I thought of you mid week as I sat in the early morn and saw the storm that was settling upon your state..but I think you did the best thing one could do to keep those Spring spirits alive..dream of what is to be!! Very nice photos of all your hard work..that has grown into a very colorful and lovely scene! I hope all you saw was a nice white and had no problems with power or getting around! Can't believe the storms that have hit various places already!! What does Mother Nature have in store for us with this winter after such a wet spring and summer?

    ReplyDelete
  11. I love your garden and indeed know how much hard work, even if pleasurable, has gone into it. But as an aussie girl living where the temps rarely fall below 10c I can't help but wonder how it survives in the extreme cold weather?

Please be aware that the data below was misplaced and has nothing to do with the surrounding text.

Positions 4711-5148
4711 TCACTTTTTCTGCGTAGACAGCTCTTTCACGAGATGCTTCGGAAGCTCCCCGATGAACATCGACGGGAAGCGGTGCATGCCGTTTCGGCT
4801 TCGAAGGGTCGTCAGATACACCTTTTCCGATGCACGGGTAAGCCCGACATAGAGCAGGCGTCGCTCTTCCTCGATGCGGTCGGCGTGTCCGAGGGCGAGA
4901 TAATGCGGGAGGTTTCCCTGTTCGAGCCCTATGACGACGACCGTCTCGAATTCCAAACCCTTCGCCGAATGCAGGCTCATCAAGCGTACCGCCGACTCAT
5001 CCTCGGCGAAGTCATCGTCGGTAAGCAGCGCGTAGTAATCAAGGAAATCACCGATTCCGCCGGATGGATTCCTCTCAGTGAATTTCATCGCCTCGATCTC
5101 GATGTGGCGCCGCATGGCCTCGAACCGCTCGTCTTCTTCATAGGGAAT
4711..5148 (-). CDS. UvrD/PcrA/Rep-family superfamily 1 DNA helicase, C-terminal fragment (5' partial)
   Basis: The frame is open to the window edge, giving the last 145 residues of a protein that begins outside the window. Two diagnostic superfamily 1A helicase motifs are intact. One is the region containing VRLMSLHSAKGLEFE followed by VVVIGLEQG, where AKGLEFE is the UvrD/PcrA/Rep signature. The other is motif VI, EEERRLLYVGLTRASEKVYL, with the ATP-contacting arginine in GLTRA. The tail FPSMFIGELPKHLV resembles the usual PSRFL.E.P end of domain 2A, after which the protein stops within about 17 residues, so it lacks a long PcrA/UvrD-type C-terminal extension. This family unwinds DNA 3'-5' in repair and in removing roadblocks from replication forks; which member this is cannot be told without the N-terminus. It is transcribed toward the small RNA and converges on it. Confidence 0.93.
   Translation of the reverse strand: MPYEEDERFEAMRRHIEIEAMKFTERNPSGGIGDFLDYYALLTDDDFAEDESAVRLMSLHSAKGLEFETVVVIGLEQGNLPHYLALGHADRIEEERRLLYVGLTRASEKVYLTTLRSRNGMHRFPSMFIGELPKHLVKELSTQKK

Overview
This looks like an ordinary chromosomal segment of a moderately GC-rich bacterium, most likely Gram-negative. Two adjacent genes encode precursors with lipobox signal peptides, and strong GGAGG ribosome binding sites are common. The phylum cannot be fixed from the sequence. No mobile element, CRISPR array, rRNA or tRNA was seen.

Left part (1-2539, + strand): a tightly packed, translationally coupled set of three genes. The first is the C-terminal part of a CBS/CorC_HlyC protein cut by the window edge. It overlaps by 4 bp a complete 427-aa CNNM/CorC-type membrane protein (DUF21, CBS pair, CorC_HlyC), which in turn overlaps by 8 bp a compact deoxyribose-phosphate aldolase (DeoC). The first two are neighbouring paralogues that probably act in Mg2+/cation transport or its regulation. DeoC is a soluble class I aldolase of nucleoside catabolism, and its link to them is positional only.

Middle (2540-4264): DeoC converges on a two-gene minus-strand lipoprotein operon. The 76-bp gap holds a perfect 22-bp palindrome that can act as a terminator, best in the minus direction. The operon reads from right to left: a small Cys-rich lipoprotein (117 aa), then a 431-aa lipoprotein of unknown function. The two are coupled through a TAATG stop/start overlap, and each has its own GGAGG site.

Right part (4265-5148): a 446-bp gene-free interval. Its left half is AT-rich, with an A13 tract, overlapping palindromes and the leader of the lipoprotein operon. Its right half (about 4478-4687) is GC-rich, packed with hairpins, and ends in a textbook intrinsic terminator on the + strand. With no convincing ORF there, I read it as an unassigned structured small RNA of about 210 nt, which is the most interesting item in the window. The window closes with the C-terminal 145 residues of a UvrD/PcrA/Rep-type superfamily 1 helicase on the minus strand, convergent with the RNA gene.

ReplyDelete
  12. We are already missing the green pastures as well! Going to be a long winter - bleh!

    Glad to see all is well

    ReplyDelete
  13. I like your "summer dreaming." Time to wax those cross country skis, though!

    ReplyDelete
  14. Impressive Garden.

    When I'm not out boating during the summer or out on the old roads, I enjoy working in my yard as well and am quite proud of the results of 17 years of effort.

    ReplyDelete
  15. Hi Troutbirder..Your bank is looking mighty fine. I have an area that I work on from time to time..once it took off we burned..but mainly we mow it in the late fall or early spring. Patience..you need that for wildflower gardening and blizzards:)

    ReplyDelete